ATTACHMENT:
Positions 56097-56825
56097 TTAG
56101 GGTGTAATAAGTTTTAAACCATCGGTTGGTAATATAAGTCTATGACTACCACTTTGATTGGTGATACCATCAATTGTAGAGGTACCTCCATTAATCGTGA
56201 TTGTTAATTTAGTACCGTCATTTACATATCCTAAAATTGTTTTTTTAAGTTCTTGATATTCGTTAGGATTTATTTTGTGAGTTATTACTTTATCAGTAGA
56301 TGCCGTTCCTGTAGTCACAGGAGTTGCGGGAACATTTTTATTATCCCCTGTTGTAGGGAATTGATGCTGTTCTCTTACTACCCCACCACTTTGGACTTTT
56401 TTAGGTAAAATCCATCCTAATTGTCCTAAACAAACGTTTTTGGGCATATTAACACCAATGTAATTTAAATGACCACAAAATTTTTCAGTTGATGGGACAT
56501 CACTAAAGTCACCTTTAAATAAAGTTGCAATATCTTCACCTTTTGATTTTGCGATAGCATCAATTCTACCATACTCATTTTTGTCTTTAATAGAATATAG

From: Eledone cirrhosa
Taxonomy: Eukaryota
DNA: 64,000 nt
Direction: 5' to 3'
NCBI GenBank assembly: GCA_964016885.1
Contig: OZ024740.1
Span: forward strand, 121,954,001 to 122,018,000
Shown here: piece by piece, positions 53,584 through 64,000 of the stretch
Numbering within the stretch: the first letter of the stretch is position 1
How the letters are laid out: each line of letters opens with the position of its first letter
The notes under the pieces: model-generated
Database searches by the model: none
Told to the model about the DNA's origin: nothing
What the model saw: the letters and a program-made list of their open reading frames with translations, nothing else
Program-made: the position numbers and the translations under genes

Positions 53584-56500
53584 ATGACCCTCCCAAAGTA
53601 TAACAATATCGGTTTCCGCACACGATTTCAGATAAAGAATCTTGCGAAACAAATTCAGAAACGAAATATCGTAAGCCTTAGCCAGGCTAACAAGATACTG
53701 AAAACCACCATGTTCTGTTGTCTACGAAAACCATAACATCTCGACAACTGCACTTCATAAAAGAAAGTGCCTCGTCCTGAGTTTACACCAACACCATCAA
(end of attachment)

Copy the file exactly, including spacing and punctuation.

Positions 56097-56825
56097 TTAG
56101 GGTGTAATAAGTTTTAAACCATCGGTTGGTAATATAAGTCTATGACTACCACTTTGATTGGTGATACCATCAATTGTAGAGGTACCTCCATTAATCGTGA
56201 TTGTTAATTTAGTACCGTCATTTACATATCCTAAAATTGTTTTTTTAAGTTCTTGATATTCGTTAGGATTTATTTTGTGAGTTATTACTTTATCAGTAGA
56301 TGCCGTTCCTGTAGTCACAGGAGTTGCGGGAACATTTTTATTATCCCCTGTTGTAGGGAATTGATGCTGTTCTCTTACTACCCCACCACTTTGGACTTTT
56401 TTAGGTAAAATCCATCCTAATTGTCCTAAACAAACGTTTTTGGGCATATTAACACCAATGTAATTTAAATGACCACAAAATTTTTCAGTTGATGGGACAT
56501 CACTAAAGTCACCTTTAAATAAAGTTGCAATATCTTCACCTTTTGATTTTGCGATAGCATCAATTCTACCATACTCATTTTTGTCTTTAATAGAATATAG

From: Eledone cirrhosa
Taxonomy: Eukaryota
DNA: 64,000 nt
Direction: 5' to 3'
NCBI GenBank assembly: GCA_964016885.1
Contig: OZ024740.1
Span: forward strand, 121,954,001 to 122,018,000
Shown here: piece by piece, positions 53,584 through 64,000 of the stretch
Numbering within the stretch: the first letter of the stretch is position 1
How the letters are laid out: each line of letters opens with the position of its first letter
The notes under the pieces: model-generated
Database searches by the model: none
Told to the model about the DNA's origin: nothing
What the model saw: the letters and a program-made list of their open reading frames with translations, nothing else
Program-made: the position numbers and the translations under genes

Positions 53584-56500
53584 ATGACCCTCCCAAAGTA
53601 TAACAATATCGGTTTCCGCACACGATTTCAGATAAAGAATCTTGCGAAACAAATTCAGAAACGAAATATCGTAAGCCTTAGCCAGGCTAACAAGATACTG
53701 AAAACCACCATGTTCTGTTGTCTACGAAAACCATAACATCTCGACAACTGCACTTCATAAAAGAAAGTGCCTCGTCCTGAGTTTACACCAACACCATCAA